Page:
Third became first after Mercedes’s catastrophe, and victory was his.


To be fair to Sainz, Ricciardo and Kvyat, they each started on the soft tyre, which was expected by Pirelli to last only to around the mid-20s.

But there was more to be had from the red-marked rubber.

Lance Stroll showed what was possible. The Canadian was running directly behind the three battling drivers and extended his opening soft stint to an impressive lap 42, when he switched to the medium tyre.

It put him into Esteban Ocon’s orbit, the Frenchman starting outside the top 10 on the medium compound. Having cruised up behind Stroll, Renault just about undercut him past the pink car with a stop on lap 41. Stroll came out fractionally ahead with his stop on the next lap, but Ocon’s up-to-temperature hard tyres bettered Ocon’s mediums, allowing him to take what was net third at the time.

Perez shortly afterwards sliced past both.


The race’s most substantial talking point was of course Mercedes throwing away a comfortable one-two through a dreadfully mismanaged pit stop.

Both cars were comfortably in the lead when a safety car was called to collect debris on the front straight — rookie Jack Aitken had lost his front wing spinning out of the last corner — and keen to cover off any fresh tyre advantages from the cars behind at the restart, Mercedes decided to double stack both drivers on lap 62.

But from the off there was a problem. For reasons unknown Russell’s pit crew didn’t receive the call but Bottas’s did — Toto Wolff described it as a priority issue in the radio traffic system that essentially blocked the message — and by the time the Briton’s men scrambled, he was already in pit lane. Two of Bottas’s tyres, already ready to go, were fitted to the car along with two of Russell’s intended wheels, and he was sent back to rejoin the race.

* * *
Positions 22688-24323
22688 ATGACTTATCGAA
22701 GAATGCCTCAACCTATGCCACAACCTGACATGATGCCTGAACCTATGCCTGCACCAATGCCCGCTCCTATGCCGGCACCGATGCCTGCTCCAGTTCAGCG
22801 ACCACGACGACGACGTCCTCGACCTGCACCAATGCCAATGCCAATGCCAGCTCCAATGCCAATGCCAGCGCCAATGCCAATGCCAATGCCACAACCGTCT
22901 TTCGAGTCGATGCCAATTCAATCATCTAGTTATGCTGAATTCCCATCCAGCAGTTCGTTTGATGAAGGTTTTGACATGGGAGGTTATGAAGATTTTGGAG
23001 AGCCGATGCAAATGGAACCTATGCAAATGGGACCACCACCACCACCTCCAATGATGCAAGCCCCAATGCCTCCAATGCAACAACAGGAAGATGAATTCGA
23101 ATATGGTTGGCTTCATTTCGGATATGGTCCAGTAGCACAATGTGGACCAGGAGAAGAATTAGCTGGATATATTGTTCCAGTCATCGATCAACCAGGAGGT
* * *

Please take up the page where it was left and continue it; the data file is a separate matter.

Bottas slotted into the box immediately. His wheels were changed, but the team understood its mistake before his was released. Willing to neither risk a penalty nor waste more time, it reattached his used hards and sent him out. Russell was then called back to replace Bottas’s tyres with his own on ap 63.

At the end of the chaos Bottas was fourth — still with old tyres — and Russell fifth.

It was effectively Bottas’s race done, but with softer rubber Russell was still in with a chance, and he made great progress to be up to second with his sights set on Perez on lap 73. But disaster struck again barely a handful of laps later when he picked up a puncture and had to pit for a fourth time for new tyres.

He dropped to 14th and eventually brought home his maiden points in ninth.


An elephant in the room — or perhaps not in the room — was the absence of Max Verstappen in all this. The Dutchman had been poised to disrupt Mercedes with an alternative strategy start on the softs, but he crashed into the barriers on the first lap attempting to avoid the Perez-Leclerc crash.

The Red Bull Racing car was fast enough to be thereabouts — whether it was a race winner is a moot question — which meant it should have been down to Alex Albon to pick up the pieces and cruise home to an easy win. But again the Thai was out of the running.

He’d qualified 12th and made little progress on the medium tyre early. He run until lap 47 before switching to the hard and clawed his way up to sixth, but the team decided to pit him behind the safety car on lap 62, costing him four placed, which he only recovered after Bottas’s tyres expired and Russell picked up a puncture.

While Albon hardly covered himself in glory this weekend, his strategy was hardly spectacular.


Sergio Perez: soft (used) to lap 1, medium (new) to lap 47, hard (new) to lap 87.